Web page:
The book accuses Tesco of paying its suppliers the lowest prices of any supermarket in Britain. And it accuses Tesco, Asda, Sainsbury's and Safeway of bullying actions against suppliers and farmers that go "way beyond efficient business practices".
The supermarket chain Somerfield has announced plans to drop its Kwik Save brand in Scotland with the loss of about 400 jobs. The company said 29 of the Kwik Save stores will be renamed Somerfield outlets and a further 22 will be closed by the end of the year.
Ministers have pledged the first instalment of a planned £2.5 million five-year grant to boost efforts to help farmers work together to get more competitive and profitable.
English Farming and Food Partnerships (EFFP), which helps to promote collaboration and cooperation between farmers and the rest of the food chain, will get £500,000 this year with the government intending to provide funding at the same level in each of the next four years.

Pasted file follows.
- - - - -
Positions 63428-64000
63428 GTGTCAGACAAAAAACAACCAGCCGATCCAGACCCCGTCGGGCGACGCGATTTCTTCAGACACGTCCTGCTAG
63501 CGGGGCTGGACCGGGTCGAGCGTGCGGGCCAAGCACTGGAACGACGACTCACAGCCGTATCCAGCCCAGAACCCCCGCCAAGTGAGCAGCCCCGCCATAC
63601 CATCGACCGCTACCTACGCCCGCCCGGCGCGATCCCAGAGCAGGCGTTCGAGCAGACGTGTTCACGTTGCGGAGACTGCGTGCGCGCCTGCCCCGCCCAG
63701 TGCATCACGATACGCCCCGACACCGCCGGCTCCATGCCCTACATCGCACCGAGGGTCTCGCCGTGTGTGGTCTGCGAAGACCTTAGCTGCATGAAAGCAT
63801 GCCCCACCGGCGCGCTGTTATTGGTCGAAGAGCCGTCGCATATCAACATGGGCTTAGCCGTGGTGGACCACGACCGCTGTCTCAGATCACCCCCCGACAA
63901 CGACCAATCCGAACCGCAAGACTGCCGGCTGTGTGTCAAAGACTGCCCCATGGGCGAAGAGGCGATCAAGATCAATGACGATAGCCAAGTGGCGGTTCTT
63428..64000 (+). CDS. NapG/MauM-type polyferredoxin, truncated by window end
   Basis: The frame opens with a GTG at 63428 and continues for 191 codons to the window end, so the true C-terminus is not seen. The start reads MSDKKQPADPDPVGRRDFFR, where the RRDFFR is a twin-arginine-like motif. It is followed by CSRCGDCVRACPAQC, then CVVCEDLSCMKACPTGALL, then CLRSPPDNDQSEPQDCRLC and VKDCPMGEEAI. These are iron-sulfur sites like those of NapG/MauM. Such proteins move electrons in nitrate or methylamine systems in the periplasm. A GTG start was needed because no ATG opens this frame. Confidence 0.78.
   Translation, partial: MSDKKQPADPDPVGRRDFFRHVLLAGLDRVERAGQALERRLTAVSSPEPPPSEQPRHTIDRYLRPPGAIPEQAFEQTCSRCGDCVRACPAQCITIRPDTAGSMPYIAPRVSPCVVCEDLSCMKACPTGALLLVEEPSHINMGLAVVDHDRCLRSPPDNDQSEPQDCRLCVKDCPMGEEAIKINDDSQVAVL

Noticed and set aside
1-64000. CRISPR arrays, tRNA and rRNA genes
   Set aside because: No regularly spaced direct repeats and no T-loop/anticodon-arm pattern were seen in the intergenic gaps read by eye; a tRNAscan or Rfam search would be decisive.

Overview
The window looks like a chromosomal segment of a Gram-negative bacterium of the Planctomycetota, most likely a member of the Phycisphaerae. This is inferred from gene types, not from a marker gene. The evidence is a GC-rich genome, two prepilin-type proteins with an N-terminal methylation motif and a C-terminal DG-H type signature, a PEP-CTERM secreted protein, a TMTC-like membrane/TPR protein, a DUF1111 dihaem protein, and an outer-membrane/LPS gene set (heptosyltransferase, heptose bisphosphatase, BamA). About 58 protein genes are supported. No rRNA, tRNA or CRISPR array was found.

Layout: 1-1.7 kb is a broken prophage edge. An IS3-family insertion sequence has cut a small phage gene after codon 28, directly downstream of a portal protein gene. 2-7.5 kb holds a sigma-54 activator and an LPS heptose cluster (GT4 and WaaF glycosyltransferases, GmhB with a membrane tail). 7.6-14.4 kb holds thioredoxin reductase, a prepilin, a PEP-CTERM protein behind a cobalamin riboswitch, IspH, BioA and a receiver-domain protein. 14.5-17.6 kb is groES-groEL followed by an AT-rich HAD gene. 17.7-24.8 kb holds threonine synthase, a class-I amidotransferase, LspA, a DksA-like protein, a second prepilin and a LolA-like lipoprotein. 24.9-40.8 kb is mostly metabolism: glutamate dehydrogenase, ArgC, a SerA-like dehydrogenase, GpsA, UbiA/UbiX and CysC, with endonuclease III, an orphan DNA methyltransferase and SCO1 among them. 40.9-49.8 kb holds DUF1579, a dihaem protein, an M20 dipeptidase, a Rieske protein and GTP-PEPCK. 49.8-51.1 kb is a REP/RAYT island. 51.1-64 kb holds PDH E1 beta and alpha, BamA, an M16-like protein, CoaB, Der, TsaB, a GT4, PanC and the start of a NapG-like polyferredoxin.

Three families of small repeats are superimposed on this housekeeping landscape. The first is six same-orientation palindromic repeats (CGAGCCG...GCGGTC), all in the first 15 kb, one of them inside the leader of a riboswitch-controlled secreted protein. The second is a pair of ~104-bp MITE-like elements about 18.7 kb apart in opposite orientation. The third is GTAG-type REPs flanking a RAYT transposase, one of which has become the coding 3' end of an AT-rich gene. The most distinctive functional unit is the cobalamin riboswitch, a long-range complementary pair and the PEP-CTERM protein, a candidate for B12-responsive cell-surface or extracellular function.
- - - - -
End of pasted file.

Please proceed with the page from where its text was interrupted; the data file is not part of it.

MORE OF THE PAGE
Defra's new grant will pay for a range of activities to be agreed between Ministers and EFFP.
New government figures reveal that only 14.5 per cent of household waste in England was recycled in 2002/3. Food and beverage packaging makes up the bulk of this waste.
"The government is clearly not doing enough to tackle the UK's waste crisis and seems set to miss its target of recycling a quarter of household waste by 2005. Increasing amounts of waste are being generated, and far too little is recycled," said Clare Wilton, waste campaigner for UK pressure group Friends of the Earth.
Wal-Mart and eight product manufacturers have begun testing electronic product codes, or EPCs, at select Supercentres in the US. If successful, the concept will change forever the manner in which manufacturers and retailers operate.